The Nittany Lions haven't been bashful about attempting deep keeps. Jordan Stout has hit two of the three field goals he has attempted from beyond 50 yards this season.

Iowa (4-1, 1-1)

1. Remember Plan B

After getting sacked eight times last week and preparing to face a defense which leads the nation in sacks, Nate Stanley is preparing for more of the same.

Michigan created all sorts of issues for Iowa last week by moving defenders late in the pre-snap process, leading to plenty of problems against the blitz.

While others in the Iowa offense are looking to shore up consistency in blocking responsibilities -- including a healthier Alaric Jackson and Tristan Wirfs at the tackle spots -- Stanley said he can help himself by throwing the ball sooner and understanding when he needs to simply throw the ball away.

2. Establish the run

Stanley was sacked for losses of 65 yards, negating all but one of the 66 yards Iowa backs ran for against Michigan.

That's not a winning number in the Big Ten, even against a defense which matches the work of the Iowa defense in allowing one rushing touchdown this season.

Mekhi Sargent, Toren Young and Tyler Goodson have worked their way up to the top of the Hawkeye running back depth chart and expect all three to continue to see time in a rotation that isn't all that different from what Penn State will deploy with Journey Brown, Noah Cain and Devyn Ford seeing snaps as well.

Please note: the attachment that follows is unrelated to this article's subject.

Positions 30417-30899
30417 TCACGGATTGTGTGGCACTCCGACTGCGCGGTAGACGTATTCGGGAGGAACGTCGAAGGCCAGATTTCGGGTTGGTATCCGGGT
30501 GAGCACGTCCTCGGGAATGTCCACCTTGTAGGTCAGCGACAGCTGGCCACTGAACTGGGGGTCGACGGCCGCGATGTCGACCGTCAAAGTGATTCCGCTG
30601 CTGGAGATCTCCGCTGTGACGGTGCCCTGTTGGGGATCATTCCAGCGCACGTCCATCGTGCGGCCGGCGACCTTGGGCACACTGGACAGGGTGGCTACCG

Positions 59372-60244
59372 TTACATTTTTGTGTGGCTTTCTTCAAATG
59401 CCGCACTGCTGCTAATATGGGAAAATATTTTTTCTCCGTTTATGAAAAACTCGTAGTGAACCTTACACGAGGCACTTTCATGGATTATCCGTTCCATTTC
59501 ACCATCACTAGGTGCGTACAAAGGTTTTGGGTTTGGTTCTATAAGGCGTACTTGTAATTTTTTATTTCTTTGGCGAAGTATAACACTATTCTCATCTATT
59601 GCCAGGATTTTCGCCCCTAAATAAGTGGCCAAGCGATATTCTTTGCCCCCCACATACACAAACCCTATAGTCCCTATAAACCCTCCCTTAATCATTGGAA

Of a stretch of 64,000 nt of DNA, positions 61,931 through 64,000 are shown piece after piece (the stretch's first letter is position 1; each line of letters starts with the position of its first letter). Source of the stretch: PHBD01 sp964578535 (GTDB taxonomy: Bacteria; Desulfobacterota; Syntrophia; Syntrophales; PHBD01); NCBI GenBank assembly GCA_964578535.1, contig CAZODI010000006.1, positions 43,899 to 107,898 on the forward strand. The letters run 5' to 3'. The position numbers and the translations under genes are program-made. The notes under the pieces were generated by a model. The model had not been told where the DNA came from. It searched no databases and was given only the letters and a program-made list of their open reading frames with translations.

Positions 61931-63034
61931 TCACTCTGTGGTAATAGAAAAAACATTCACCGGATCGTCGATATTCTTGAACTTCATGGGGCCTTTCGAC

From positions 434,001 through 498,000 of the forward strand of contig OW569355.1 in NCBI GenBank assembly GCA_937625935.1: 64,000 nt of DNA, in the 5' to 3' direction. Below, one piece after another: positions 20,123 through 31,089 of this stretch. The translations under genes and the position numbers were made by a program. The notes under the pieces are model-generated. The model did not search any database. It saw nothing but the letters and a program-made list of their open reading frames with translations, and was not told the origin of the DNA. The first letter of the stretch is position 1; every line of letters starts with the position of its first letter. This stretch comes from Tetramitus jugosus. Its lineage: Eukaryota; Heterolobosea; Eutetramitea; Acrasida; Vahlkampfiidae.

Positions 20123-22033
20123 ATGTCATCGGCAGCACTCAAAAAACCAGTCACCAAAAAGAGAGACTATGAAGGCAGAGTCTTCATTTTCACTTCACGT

Iowa ranks second in the country with an average possession time of 35 minutes, 41 seconds and the Hawkeyes ability to maintain that level of ball control on the ground and through the air will help Iowa's chances.

3. Remain stingy

Penn State and Iowa rank second and third in the country in fewest points allowed this season.

No opponent has scored more than 13 points against the Nittany Lions defense and 17 points Iowa State scored against Iowa are the most allowed by the Hawkeyes.

This has a chance be another defensive battle, with Penn State surrendering 7.4 points per game and Iowa allowing 8.8.

Both teams have allowed just one rushing touchdown through five games this season and Iowa will need to dial up that type of intensity and effort again this week if the Hawkeyes hope to earn their first win at home against a rated opponent since beating third-ranked Ohio State 55-24 in 2017.

4.  Find secondary strength

The probable return of Kaevon Merriweather and possible return of cornerback Matt Hankins to the mix in the Hawkeye secondary is well timed.

Penn State's passing attack will test an Iowa secondary which has been led by Pennsylvania native Geno Stone while giving up an average of 168.6 yards per game.

Merriweather and Hankins will provide additional rotation and sub package possibilities against the Nittany Lions, allowing Iowa to create looks it has been unable to create because of multiple injuries on the back end of the defense.

Iowa opponents have completed 58.5 percent their pass attempts this season.

This article originally ran on qctimes.com.